part of this project will be to assemble an organized array of nanocages in a way that would allow alternating cages (small/big; filled/unfilled etc) in highly organized and symmetric, three-dimensional arrays. This technique will then be applied to a colorimetric and tunable high throughput assay for the discovery of
inhibitors of protein-protein interactions.
Discovery of New Bio-Orthogonal Reactions
Through Genetically Encoded
ferritin proteins self-assemble into protein capsules.
This project will focus on formation of protein
capsules with novel sizes and shapes by domain swapping
of two four helix bundle ferritin proteins which
naturally self-assemble into different size protein
capsules. Whole helicies or parts of the helicies
will be swapped to form a small library of proteins.
These libraries will be screened for the formation
of assemblies that differ in size and shape from
those formed by the native proteins. Along with
investigating the fundamental question of protein
folding, this strategy will be applied to the templating
of inorganic nano-particles of novel size, shape,
and materials properties.
Cell Surface Specific Ligands and Small Molecule Mimicry through Phage Display
The overall objective of this project is to
develop flexible phage display-based strategies
to discover first generation ligands that are
either specific to cancer and stem cell types,
and can therefore be used for a myriad of
applications, or specific as universal mimics of
natural ligands involved in essential cellular
pathways and could therefore function as tool
compounds or leads toward inhibitory or
agonistic drugs. As a proof of concept, these
ligands will be applied to characterize various
types of stem cells, to target cytotoxic agents
to specific types of cancer cells and in
phenotypic/high content screens in both classes
Stem cells have great clinical potential,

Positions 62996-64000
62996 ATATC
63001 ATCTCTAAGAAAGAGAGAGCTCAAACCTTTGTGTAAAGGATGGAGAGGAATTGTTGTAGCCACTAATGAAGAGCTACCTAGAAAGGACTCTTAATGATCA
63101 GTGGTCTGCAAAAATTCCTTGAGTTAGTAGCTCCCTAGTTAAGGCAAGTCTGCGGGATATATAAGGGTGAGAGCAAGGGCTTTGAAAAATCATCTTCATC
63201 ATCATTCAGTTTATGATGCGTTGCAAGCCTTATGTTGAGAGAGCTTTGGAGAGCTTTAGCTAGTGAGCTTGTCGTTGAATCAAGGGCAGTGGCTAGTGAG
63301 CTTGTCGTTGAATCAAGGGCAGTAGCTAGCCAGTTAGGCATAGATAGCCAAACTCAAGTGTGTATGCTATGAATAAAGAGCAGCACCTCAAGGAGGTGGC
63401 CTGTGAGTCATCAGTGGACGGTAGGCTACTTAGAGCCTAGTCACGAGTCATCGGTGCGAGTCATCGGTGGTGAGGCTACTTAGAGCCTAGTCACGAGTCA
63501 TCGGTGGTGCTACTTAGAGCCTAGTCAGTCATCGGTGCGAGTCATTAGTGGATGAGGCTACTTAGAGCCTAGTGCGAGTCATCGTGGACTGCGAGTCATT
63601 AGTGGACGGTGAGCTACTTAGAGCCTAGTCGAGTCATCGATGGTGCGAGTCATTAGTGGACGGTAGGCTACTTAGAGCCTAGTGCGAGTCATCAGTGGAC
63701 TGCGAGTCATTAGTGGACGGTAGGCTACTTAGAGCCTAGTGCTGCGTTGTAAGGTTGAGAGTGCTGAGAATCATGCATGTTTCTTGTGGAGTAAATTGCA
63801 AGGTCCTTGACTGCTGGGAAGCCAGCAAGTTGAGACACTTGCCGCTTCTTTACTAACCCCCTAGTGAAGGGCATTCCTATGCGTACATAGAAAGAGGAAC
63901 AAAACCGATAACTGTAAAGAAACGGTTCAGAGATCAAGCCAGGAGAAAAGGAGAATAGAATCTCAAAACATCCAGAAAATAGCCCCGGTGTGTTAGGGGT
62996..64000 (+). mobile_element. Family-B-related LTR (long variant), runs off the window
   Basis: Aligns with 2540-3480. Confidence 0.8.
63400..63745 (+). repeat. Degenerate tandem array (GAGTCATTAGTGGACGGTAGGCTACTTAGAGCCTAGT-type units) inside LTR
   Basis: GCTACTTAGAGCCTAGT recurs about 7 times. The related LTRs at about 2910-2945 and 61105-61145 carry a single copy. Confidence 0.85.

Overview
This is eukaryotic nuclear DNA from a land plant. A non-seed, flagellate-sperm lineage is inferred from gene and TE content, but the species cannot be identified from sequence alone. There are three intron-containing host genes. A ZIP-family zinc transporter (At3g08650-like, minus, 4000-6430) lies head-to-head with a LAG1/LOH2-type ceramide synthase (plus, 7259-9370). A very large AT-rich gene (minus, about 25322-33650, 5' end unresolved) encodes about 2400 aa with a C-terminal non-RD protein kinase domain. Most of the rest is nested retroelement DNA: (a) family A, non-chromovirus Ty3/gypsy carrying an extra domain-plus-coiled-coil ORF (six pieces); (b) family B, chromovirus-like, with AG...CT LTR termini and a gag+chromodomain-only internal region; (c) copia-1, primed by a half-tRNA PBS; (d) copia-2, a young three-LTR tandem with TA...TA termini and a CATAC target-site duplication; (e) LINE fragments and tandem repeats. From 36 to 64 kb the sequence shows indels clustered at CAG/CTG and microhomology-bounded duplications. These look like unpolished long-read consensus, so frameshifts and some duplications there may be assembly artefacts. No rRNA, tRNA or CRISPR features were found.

however, the fundamentals of their properties
are only just beginning to be understood. Many
pluripotent stem cell lines are available
including those whose pluripotency has been
induced in previously differentiated cells.
However the commonalities and differences of
these lines need to be characterized for them to
be safely utilized in the clinic.
Carbohydrates are involved in many cell/cell and
cell/pathogen interactions and phosphoinositides
are ubiquitous mediators of signal transduction.
Therefore both classes of molecules, when
administered exogenously, should be able to
manipulate medicinally important biological
processes. However the chemical synthesis and
drug advancement of these compounds can be
difficult due to their polarity and to the
subtle substitution and stereochemical
differences between molecules of the same class.
Peptides can often be rationally advanced to
peptidomimetic, small molecule drugs, however
understanding how a peptide can functionally
mimic carbohydrates and phosphoinositides cannot
be rationally deduced.
The first goal of this research is to establish
a technique to aid in the characterization of
cells and to compare and contrast different cell
lines, even those that are thought to be quite
similar. Phage display libraries will be
screened against human embryonic stem cells and
induced pluripotent stem cells to discover
ligands that bind to cell surface receptors on
one cell line and not the other or on both.
These ligands will be used to characterize a
descriptive phenotype of these cells. This
technique will also be used to discover ligands
that are specific for cancer cell types.
The second goal of this research is to develop a
phage display method, involving the screening of
sets of protein receptors with known selectivity
for carbohydrates and phosphoinositides, to
discover peptides that can mimic, with
specificity, different members of these two
classes of molecules.
The third goal of this research is to determine
if the ligands derived from these screens have
activity in the directed differentiation or
maintenance of pluripotency, can alter the
phenotype in high-content screens, or can be
used to direct cytotoxic agents toward specific
cancer cells. In addition thei cellular targets
will be identified.